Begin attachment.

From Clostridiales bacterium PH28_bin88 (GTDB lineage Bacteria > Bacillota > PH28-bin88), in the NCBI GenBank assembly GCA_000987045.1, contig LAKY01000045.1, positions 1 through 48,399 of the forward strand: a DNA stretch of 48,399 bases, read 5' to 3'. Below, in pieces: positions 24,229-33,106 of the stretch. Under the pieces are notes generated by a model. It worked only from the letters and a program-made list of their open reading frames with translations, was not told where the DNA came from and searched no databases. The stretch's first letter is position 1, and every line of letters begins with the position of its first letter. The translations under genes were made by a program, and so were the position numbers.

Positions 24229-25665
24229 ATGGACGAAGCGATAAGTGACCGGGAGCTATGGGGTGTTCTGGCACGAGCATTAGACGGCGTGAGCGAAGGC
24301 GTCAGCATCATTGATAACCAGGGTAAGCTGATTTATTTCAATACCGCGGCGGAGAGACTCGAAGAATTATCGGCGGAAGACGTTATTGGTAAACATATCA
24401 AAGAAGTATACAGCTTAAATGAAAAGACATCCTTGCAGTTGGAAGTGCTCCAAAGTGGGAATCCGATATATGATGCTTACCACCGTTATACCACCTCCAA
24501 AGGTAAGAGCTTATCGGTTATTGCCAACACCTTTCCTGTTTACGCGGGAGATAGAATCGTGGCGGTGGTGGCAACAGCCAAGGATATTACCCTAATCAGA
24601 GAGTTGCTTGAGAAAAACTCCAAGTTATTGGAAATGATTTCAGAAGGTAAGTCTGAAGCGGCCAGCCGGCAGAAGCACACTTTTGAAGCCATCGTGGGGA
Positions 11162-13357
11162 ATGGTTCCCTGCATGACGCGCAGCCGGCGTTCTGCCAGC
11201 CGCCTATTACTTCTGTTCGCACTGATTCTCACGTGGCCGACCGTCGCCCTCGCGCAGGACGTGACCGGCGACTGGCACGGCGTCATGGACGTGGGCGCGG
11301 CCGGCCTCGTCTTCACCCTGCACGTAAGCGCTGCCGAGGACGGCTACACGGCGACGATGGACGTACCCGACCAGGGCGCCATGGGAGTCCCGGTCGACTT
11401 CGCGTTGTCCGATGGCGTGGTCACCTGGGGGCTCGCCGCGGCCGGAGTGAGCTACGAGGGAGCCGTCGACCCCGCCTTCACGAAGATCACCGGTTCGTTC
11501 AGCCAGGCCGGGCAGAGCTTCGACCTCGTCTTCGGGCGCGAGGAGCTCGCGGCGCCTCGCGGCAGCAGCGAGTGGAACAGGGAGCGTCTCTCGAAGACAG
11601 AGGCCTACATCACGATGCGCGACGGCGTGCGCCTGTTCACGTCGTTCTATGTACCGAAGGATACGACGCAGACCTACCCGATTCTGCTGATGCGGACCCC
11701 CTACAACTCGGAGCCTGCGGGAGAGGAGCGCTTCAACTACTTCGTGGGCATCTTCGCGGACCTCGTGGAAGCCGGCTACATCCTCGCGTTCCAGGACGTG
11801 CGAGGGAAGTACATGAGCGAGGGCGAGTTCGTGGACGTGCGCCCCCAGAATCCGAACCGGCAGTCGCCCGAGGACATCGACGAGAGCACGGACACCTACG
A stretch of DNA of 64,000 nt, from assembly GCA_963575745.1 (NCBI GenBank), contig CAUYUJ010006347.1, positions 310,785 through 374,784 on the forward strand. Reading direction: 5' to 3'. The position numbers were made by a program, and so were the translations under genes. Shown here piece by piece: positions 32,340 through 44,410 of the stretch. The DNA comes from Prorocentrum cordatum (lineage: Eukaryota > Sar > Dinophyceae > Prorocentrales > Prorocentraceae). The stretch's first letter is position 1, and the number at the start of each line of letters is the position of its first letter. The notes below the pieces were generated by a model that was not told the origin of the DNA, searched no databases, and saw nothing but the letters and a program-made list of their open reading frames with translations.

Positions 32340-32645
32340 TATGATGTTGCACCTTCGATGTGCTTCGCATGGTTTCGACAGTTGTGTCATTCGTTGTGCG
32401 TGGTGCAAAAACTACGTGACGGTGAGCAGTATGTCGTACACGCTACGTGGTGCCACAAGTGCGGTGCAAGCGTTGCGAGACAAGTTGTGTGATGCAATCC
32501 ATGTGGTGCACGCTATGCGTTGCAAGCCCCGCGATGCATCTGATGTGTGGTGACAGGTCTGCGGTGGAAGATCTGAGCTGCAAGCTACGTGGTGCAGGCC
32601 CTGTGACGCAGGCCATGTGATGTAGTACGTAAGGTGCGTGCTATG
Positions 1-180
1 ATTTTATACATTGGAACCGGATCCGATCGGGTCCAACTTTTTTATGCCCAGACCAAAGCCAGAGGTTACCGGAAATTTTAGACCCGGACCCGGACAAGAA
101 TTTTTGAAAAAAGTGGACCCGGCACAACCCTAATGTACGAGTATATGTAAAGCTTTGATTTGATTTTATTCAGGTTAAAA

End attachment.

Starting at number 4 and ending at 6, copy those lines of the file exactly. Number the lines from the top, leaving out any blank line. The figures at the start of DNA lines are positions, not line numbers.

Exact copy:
24301 GTCAGCATCATTGATAACCAGGGTAAGCTGATTTATTTCAATACCGCGGCGGAGAGACTCGAAGAATTATCGGCGGAAGACGTTATTGGTAAACATATCA
24401 AAGAAGTATACAGCTTAAATGAAAAGACATCCTTGCAGTTGGAAGTGCTCCAAAGTGGGAATCCGATATATGATGCTTACCACCGTTATACCACCTCCAA
24501 AGGTAAGAGCTTATCGGTTATTGCCAACACCTTTCCTGTTTACGCGGGAGATAGAATCGTGGCGGTGGTGGCAACAGCCAAGGATATTACCCTAATCAGA